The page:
Can someone provide the dll files for both community shared CAN-FD analyzers? That would be great, thanks
@Markus It looks like one of the creators provided the .dll library file, which can be found below. I hope this is what you need!
I have tried using the Analyzer with the .dll file but everytime I started Logic with the Analyzer, the programm crashed. (Happened to a colleague on another PC as well)
Is there a dll. file for the other CAN-FD analyzer? Thanks
@marius Sorry to hear that! That’s certainly strange. I was able to get the .dll file working on my end with the latest 2.4.0 software. See image below.
- Does the crash occur specifically due to attempting to install the .dll file? What happens when the .dll file is not specified? I’m wondering if the .dll is the culprit to the crashes, or if it may be caused by something else.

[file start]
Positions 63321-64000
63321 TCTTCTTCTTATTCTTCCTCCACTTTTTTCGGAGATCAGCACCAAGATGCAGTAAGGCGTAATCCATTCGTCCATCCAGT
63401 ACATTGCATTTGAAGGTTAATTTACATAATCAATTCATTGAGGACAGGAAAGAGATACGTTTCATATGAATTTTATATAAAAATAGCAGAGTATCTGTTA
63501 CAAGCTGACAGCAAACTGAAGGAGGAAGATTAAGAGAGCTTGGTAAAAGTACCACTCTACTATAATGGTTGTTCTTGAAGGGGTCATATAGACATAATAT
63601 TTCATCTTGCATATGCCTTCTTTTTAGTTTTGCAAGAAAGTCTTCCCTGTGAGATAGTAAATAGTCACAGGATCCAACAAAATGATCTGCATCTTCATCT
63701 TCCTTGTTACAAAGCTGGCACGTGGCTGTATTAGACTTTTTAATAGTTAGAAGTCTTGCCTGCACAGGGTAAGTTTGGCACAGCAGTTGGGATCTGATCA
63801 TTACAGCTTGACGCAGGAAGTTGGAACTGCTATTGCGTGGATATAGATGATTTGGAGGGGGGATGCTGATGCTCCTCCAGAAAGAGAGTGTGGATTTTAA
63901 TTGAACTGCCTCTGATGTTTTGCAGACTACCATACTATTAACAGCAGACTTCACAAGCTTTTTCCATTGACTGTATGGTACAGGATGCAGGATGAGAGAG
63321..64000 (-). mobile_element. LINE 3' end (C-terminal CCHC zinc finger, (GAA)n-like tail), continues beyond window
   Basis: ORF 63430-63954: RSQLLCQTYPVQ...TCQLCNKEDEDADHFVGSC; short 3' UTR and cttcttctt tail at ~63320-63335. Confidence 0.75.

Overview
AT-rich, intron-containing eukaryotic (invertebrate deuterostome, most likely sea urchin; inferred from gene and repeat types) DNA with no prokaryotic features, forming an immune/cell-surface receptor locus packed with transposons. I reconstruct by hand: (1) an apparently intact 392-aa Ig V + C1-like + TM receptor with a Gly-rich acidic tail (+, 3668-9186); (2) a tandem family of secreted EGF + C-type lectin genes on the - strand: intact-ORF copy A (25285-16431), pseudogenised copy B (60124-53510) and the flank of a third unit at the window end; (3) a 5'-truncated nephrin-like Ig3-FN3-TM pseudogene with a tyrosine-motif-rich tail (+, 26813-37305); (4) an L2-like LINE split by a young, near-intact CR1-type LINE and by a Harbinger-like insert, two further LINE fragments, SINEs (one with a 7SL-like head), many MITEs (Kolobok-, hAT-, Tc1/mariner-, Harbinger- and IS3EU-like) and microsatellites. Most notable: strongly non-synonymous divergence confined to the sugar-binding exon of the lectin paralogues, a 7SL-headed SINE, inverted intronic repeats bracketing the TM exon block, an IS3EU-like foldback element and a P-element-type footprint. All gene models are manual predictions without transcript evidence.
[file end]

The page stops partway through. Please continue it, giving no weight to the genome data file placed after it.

- Can you confirm you are following the instructions below to install the anlayzer?
Import Custom Low Level Analyzer - Saleae Support
- What version of the software are you using?’
- Can you ensure that you downloaded the .dll from their latest analyzer.zip from Aug 9?
analyzer.zip (98.3 KB)
- If none of the above help provide clues, we may want to take a look at your uploaded crash reports. In this case, could you share your machine Id with us? Instructions are below:
Getting your Machine ID - Saleae Support
Thanks for the reply - I am using Logic 2.4.0 and I managed to get the .dll file working as you did (I downloaded the latest analyzer). But when I save the settings and start capturing, Logic is crashing after some seconds. Maybe you could try if that happens to you as well when you start capturing data?
Oh wow you’re right… sorry I didn’t test that earlier. I tested another local copy of a CAN_FD analyzer and that seemed to work with demo data. This leads me to believe there is some issue in the CANFD (Molinaro) source code, or we may have made an update in the app that breaks compatibility with this particular CANFD analyzer. I’ll need to run some more tests on my end to try and find the culprit.
In the meantime, here is the other CAN_FD analyzer that works on my end. Let me know if that works for you.